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I tried this problem from CLRS (Page 39, 2.3-4)

We can express insertion sort as a recursive procedure as follows. In order to sort A[1... n], we recursively sort A[1... n-1] and then insert A[n] into the sorted array A[1... n-1]. Write a recurrence for the running time of this recursive version of insertion sort.

The recurrence I formed was

$$ T(n) = \begin{cases}\Theta(1) & \textrm{if } n = 1,\\ T(n-1) + \Theta(n) & \textrm{if } n > 1. \end{cases} $$

My reasoning

  • the base case of $n = 1$ the list is sorted so there is no work hence constant time.
  • For all other cases the time depends on sorting the sequence A[1...n-1] and then insertion into that sequence. Hence it should be their sum, i.e., $T(n-1) + \Theta(n)$.

I wanted to know whether the recurrence relation is correct. If not what are the mistakes and how to correctly formulate a recurrence relation?

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  • $\begingroup$ You may be interested in our reference questions. In particular, the notion of "runtime" is fuzzy, the recurrence with $\Theta$-terms is not the nicest way of putting things and several kinds of solving recurrences have been discussed. Note that "yes-no"-questions are generally undesired here. (I note that the question is old; leaving the comment for reference.) $\endgroup$ – Raphael Sep 15 '14 at 10:52
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According to the description you provided the recurrence is correct.
you might think it should be
T(n)=\begin{Bmatrix} 1 & ,\ n=1\\ T(n-1)\ +\ \Theta(log\ n) & ,\ otherwise \end{Bmatrix}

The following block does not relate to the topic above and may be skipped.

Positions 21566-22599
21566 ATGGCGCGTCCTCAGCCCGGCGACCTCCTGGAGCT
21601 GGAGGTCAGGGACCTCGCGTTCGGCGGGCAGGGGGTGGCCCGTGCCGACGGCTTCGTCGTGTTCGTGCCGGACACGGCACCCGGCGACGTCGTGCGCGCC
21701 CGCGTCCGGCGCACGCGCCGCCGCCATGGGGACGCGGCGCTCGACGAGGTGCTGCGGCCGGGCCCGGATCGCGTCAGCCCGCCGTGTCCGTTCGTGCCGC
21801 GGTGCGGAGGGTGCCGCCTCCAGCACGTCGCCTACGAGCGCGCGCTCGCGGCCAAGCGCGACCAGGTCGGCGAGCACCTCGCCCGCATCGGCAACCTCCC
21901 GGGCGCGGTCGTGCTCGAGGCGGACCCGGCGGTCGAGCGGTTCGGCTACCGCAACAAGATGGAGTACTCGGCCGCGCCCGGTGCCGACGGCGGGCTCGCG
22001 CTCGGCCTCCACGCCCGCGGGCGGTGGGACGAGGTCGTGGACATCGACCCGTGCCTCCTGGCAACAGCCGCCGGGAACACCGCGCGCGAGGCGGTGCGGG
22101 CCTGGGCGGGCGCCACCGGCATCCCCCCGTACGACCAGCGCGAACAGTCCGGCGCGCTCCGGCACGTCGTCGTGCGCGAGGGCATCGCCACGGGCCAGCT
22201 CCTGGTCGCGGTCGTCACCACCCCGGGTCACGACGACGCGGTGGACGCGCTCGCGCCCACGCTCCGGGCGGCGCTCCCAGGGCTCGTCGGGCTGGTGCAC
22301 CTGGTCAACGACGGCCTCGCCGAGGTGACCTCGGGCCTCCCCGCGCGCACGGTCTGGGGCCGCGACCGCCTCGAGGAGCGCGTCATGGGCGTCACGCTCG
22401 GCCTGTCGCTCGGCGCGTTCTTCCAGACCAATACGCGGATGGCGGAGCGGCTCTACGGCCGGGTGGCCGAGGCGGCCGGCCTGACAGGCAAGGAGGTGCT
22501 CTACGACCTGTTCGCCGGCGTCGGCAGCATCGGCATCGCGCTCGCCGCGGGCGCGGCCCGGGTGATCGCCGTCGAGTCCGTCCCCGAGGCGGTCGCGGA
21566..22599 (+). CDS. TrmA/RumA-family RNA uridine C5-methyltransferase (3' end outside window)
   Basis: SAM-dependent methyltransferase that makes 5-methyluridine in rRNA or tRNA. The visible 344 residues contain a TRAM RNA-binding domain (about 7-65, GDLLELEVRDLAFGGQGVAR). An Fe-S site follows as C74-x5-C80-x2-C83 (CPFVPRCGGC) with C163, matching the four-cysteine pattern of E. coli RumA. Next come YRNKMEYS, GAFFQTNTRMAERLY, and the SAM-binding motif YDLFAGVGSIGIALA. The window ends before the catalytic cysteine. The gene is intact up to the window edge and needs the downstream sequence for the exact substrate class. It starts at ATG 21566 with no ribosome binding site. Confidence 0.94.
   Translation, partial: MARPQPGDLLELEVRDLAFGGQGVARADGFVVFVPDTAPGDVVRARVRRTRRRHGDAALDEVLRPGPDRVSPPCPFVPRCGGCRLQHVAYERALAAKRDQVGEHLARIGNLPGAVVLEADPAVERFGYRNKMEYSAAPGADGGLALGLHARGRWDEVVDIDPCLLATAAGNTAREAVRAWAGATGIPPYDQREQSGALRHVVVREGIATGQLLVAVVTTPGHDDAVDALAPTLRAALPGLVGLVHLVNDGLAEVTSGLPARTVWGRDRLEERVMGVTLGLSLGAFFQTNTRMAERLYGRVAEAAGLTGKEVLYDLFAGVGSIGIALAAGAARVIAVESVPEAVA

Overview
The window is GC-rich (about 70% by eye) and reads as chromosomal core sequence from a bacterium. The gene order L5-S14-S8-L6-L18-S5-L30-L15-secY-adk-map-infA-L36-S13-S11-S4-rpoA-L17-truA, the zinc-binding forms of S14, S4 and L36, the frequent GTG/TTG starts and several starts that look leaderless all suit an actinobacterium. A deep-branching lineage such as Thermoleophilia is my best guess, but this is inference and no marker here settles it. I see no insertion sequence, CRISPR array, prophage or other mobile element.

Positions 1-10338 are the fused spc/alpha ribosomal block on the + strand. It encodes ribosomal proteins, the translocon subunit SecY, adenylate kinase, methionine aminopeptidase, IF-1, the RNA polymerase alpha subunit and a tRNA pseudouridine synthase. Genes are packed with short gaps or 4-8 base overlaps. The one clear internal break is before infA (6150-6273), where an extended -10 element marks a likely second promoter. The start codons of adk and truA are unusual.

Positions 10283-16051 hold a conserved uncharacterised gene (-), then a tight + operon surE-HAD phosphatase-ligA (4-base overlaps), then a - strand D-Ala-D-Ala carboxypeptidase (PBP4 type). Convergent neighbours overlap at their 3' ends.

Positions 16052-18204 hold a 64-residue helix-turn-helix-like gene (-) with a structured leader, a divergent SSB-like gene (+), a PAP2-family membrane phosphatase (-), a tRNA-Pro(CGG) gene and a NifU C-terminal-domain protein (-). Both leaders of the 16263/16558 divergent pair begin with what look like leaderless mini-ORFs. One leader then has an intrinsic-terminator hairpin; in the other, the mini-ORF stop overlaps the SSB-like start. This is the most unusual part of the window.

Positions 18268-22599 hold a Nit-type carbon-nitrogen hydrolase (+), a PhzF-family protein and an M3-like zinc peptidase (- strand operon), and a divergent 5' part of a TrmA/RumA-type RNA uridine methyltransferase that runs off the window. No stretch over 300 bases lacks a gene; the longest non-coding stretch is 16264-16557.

because you can find the insertion place by using Binary-Search, however in order to actually insert the element you'll have to move away all the elements in the worst case.

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  • $\begingroup$ Searching linearly takes O(n) and by doing binary search it is O(log n). But isn't the worst-case the movement of all the elements which should take O(n) hence making the overall complexity O(n)? So why is the term in n != 1 is O(log n) instead of being O(n)? $\endgroup$ – Aseem Bansal Jul 9 '13 at 15:10
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    $\begingroup$ you're right, that is exactly what i said. the above formula is wrong exactly because the movement of the elements takes O(n) $\endgroup$ – hcf Jul 9 '13 at 15:18
  • $\begingroup$ I should be reading more carefully. Thanks for answering. $\endgroup$ – Aseem Bansal Jul 9 '13 at 15:22

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